Do all bats have rabies?
No. Less than 1% of bats carry the rabies virus. In fact, “Fewer than 40 people in the United States are known to have contracted rabies from bats during the past 40 years” (U.S. Fish and Wildlife Service).
However, the bats that are infected are more likely to come into contact with humans. Bats in the late stages of the disease will be more likely to be found on the ground or flying erratically or enter rooms when the homeowner is sleeping. One key problem is when people, particularly children, try to "help" the downed bat and get bitten. Adults sometimes get bitten when endeavoring to remove a bat from the mouth of their pets and get bitten. Never attempt to handle bats without wearing thick leather gloves. Better yet, avoid doing it at all. Call a professional or get professional training.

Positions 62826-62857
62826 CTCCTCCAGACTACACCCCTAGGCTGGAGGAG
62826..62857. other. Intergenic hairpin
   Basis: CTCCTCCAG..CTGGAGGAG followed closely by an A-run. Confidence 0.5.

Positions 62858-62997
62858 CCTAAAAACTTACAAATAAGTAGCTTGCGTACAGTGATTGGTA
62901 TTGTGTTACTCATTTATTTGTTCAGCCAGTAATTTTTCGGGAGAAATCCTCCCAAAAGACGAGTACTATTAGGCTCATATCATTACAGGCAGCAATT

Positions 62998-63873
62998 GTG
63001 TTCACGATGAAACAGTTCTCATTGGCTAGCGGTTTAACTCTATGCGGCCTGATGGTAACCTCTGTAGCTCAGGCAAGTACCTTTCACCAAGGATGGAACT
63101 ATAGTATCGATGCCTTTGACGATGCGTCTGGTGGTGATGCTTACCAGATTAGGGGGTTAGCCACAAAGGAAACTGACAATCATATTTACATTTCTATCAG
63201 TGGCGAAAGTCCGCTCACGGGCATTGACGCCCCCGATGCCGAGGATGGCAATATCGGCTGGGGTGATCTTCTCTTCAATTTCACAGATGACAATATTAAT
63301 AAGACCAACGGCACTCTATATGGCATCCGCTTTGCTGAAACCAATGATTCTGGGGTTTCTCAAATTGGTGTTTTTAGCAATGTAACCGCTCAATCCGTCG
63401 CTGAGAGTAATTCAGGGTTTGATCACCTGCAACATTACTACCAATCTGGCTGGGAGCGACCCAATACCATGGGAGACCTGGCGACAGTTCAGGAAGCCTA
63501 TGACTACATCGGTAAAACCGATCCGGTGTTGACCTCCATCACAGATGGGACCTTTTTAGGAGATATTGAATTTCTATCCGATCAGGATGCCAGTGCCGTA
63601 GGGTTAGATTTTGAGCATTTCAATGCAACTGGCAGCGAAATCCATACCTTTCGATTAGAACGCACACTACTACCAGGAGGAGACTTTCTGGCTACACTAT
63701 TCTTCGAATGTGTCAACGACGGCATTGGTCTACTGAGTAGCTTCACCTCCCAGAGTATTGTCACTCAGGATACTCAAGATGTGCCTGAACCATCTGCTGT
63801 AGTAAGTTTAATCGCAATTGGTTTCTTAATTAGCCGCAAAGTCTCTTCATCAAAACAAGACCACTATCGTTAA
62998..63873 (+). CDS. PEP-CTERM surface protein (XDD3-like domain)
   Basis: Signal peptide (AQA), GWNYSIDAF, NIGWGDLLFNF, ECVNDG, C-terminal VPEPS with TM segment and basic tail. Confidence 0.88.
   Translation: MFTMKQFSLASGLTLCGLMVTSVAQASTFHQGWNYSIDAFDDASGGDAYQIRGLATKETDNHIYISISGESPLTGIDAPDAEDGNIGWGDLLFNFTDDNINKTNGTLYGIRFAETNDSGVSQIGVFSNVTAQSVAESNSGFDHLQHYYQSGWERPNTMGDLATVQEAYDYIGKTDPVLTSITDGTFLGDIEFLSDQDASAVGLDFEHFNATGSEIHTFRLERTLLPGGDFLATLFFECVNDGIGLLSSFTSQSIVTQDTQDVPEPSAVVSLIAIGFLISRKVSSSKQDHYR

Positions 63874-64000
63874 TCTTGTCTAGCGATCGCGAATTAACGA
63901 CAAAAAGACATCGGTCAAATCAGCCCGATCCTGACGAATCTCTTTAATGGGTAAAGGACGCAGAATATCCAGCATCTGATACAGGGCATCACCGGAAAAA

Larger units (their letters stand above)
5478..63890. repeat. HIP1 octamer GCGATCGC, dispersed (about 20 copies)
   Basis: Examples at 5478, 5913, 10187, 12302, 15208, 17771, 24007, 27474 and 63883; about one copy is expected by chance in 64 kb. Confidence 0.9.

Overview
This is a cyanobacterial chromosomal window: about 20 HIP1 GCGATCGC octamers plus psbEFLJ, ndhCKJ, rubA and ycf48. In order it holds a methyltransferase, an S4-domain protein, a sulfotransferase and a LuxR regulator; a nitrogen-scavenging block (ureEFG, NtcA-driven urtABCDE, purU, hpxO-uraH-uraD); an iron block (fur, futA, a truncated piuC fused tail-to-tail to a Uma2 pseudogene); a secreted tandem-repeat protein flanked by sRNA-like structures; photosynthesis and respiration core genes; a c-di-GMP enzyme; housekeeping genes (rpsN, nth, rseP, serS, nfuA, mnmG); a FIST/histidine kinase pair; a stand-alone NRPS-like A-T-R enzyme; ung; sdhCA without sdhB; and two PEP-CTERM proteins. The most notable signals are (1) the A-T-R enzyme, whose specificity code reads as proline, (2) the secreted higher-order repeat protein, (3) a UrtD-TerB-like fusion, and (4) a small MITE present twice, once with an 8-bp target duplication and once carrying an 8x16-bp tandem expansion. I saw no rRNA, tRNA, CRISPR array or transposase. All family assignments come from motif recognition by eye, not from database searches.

In light of this experiential change, the likelihood of a bat being rabid that a person comes into contact with would be more like 2-3%.